Charting Banking XXII: three years after Lehman

by PlanMaestro

Three years after Lehman concerns about the banks’ state of affairs have resurfaced once again. The strange thing is that the performance has been very predictable: a steady improvement in all fronts. Once again we are going to take advantage of the pret-a-porter graphs from bankregdata.com (I am very lazy). But this time it includes a couple of new charts to address the capital ratios improvement.

Let’s start with our usual guests the Texas ratio and 30-89 days delinquencies.

 

 

It does not look like the crisis is deepening, doesn’t it? 30-89 delinquencies in particular are at levels not seen since Lehman collapsed. When people talk about the credit issues of the banking system it really surprises me. The fundamentals are definitely improving.

One of the most common accusations is that banks are “extending and pretending”. Well, loan  extensions are a normal part of a bank operation. Good clients with good credit normally get extensions. Despite all the talk of recent years, there is a good difference between liquidity issues and solvency issues.

But I understand people’s concern with restructured loans, if credit standards and interests payments are reduced for lenders  it might indicate credit deterioration. It is still part of good banking, especially when rates are zero so there is room for helping lenders while maintaining spreads, but it is an issue that should be addressed.

The problem is that the bankregdata ratio that I have been publishing includes restructured loans. It was the conservative way. Though, considering the improved conditions I think it is time to show the progress without restructured loans. And it has been dramatic.

 

 

I do not even know where the “extend and pretend” argument comes from. I understand that Japanese banks were very slow in recognizing their commercial lending problems in the 90s, because of cozy keiretzu connections, and all the resulting problems.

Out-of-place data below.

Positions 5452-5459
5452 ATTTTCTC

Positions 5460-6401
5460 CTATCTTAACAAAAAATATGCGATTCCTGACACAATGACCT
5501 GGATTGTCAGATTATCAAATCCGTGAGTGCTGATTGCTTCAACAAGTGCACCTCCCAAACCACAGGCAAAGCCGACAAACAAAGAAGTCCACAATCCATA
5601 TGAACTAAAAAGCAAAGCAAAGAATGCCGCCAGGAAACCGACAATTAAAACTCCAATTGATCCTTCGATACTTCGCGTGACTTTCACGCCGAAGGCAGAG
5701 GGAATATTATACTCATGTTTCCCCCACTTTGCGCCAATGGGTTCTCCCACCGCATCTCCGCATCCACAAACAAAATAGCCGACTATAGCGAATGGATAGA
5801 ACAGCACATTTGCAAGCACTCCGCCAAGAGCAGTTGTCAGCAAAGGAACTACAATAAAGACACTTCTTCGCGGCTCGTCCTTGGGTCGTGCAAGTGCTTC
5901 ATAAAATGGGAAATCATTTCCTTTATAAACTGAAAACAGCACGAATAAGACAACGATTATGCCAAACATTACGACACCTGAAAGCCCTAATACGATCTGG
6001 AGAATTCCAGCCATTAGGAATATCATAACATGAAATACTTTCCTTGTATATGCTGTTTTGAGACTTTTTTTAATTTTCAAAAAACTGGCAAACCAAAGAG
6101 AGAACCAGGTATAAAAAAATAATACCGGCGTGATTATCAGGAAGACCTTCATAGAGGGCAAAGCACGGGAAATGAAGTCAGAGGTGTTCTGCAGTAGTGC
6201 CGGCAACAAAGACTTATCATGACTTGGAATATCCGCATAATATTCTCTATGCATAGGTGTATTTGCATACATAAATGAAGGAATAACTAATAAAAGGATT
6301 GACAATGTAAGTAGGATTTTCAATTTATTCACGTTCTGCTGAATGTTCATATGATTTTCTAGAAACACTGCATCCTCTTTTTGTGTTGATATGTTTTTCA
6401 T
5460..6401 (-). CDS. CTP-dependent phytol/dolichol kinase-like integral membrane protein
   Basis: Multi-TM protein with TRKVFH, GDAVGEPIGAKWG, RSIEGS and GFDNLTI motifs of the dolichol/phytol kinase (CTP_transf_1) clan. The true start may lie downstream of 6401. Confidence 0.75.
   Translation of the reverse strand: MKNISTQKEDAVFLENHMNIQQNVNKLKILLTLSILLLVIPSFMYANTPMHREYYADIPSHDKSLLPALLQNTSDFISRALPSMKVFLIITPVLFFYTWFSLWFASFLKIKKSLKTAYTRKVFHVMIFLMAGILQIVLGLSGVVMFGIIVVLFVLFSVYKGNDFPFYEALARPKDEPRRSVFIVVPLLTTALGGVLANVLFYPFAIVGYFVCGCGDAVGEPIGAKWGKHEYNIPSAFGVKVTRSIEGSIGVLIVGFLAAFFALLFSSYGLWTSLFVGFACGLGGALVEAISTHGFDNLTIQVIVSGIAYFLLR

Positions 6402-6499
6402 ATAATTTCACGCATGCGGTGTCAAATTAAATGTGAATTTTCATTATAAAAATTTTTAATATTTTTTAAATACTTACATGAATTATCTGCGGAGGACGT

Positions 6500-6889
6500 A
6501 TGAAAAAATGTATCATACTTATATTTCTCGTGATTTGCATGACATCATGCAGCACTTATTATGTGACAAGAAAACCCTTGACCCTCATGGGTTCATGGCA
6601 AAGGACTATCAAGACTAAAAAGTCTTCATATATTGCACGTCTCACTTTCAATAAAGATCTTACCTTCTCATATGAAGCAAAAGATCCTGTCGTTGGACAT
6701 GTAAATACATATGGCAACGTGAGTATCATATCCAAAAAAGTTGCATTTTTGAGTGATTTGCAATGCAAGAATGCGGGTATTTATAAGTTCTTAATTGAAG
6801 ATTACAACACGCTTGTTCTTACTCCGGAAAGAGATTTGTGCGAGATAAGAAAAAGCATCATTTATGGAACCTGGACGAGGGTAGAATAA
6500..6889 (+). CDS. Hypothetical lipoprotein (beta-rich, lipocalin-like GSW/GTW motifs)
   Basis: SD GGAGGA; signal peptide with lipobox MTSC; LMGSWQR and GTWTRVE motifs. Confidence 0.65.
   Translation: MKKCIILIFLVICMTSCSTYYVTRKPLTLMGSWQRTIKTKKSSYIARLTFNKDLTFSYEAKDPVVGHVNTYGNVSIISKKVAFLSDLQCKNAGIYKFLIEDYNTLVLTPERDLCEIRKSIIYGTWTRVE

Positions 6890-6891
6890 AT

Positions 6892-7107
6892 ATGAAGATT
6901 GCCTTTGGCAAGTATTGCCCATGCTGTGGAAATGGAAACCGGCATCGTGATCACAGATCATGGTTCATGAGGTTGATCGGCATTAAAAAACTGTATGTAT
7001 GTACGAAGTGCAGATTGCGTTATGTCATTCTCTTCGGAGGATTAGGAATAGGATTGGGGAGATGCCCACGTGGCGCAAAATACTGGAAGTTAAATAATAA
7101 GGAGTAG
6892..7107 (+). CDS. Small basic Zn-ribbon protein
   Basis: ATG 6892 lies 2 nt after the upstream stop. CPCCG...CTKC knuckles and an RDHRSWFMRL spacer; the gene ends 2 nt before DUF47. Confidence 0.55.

However, Japanese banks had non-performing assets reaching 8%. US banks are nowhere near those levels and most have been building reserves, modifying and extending good loans, charging-off the bad ones, foreclosing the zombie ones and disposing REO.

 


And not including reestructured loans:

 

 

It has not been a pretty process but all the headlines about robo-signing and wrong foreclosures are not the result of banks being slow. Even more, for most of them there is not even the incentive to delay when their capital ratios give them space for maneuver to accelerate issues and leave the crisis behind.

 

 

And I have not yet counted the very large reserves built over the last 3 years, maybe I should.

 

 

Most banks are most probably over-reserved.  It also hints that most current provisions, that are depressing banks’ earnings, are fake expenses.

Not that there is anything wrong with that, better be safe than sorry. An overcapitalized and over-reserved banking system is better for all of us. It reduces systemic risk and provides a buffer in case of external shocks … like Europe.

And from an investor point of view, these reserves can provide a nice margin of safety. Most of the credit problems have been recognized and more than 50% of them are already in the past. So if an investor underestimated some hidden issues … there are lots of reserves – and cash from operations – to take care of them.

We have to be careful though, each bank is its own animal. Maybe on the aggregate the system is being managed conservatively; but each bank as an investment has to be addressed individually.

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